There’s one or two points to quibble with in this Peter Ladner post from a couple of days ago. But there’s one killer point. He’s talking about the unsustainability of adding more and more cars to the road every year, and he says something so right we ought to just take it as an axiom: “We either pay directly through new fees, or we pay indirectly in increased commute times. . .”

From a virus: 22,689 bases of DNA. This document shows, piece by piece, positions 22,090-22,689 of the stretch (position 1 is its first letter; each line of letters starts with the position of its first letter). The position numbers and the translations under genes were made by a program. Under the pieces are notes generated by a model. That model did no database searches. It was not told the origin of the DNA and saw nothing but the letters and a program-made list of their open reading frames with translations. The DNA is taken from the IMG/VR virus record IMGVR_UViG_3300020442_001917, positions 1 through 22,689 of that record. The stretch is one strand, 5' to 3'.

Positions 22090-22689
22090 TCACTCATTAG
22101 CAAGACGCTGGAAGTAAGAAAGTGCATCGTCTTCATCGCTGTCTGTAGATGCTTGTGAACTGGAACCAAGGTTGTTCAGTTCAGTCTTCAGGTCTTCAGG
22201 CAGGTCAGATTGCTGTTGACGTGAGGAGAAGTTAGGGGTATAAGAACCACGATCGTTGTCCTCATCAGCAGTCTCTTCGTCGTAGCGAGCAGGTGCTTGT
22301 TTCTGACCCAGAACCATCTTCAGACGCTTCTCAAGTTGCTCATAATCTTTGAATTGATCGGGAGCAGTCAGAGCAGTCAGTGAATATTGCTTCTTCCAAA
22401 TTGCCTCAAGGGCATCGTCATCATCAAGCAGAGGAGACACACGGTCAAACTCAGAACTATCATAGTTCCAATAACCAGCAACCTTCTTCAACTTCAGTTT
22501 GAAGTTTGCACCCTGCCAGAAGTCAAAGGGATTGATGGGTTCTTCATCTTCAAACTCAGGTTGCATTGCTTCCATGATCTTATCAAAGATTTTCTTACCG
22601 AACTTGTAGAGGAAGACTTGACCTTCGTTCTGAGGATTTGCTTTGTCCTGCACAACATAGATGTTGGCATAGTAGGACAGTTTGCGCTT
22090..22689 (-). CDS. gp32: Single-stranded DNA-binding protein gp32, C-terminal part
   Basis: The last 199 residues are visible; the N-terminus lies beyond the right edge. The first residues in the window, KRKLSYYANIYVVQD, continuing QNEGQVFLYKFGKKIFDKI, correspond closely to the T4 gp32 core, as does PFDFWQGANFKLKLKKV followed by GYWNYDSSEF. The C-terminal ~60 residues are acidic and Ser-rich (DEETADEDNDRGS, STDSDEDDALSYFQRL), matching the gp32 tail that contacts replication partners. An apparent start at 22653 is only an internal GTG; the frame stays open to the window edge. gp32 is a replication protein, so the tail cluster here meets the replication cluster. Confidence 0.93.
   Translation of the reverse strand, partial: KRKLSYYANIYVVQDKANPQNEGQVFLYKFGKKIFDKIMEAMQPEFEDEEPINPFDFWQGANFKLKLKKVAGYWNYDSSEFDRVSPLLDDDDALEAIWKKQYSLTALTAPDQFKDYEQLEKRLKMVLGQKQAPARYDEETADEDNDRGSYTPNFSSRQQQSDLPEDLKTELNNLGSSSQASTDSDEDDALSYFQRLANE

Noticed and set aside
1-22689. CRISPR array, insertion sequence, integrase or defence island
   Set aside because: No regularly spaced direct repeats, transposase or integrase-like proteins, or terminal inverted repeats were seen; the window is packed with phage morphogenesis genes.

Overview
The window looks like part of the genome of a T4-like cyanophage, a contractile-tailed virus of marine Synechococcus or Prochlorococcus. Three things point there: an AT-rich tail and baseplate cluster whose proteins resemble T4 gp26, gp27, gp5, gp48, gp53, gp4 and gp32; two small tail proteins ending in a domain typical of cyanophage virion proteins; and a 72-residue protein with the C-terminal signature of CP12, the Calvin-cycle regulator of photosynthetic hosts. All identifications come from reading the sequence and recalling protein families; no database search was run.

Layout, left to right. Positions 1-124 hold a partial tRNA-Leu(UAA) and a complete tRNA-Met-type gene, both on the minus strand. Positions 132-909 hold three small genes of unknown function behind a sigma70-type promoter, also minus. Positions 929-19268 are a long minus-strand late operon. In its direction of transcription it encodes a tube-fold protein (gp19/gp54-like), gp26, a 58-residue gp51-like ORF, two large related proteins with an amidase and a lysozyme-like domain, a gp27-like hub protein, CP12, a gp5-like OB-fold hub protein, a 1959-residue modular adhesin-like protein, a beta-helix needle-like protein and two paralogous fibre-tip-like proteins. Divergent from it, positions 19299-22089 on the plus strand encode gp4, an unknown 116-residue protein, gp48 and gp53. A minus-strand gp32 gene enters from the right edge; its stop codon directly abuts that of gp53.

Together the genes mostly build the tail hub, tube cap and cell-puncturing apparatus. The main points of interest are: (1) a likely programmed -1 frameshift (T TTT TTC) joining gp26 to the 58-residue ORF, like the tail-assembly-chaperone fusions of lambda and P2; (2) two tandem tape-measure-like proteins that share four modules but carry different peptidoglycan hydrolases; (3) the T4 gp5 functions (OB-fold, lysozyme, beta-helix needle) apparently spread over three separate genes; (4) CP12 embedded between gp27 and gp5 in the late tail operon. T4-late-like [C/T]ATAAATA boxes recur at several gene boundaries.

But Ladner reports that Translink’s looking reluctant to implement one set of policy levers that could actually do something about increasing congestion. They don’t want set up any congestion pricing or tolls. (Or, as the kids like to say, they’re not looking to correct the disastrous underpricing of negative externalities associated with driving.) But when traffic’s bad, there’s no such thing as a toll-free road. You just pay with your time instead of your wallet.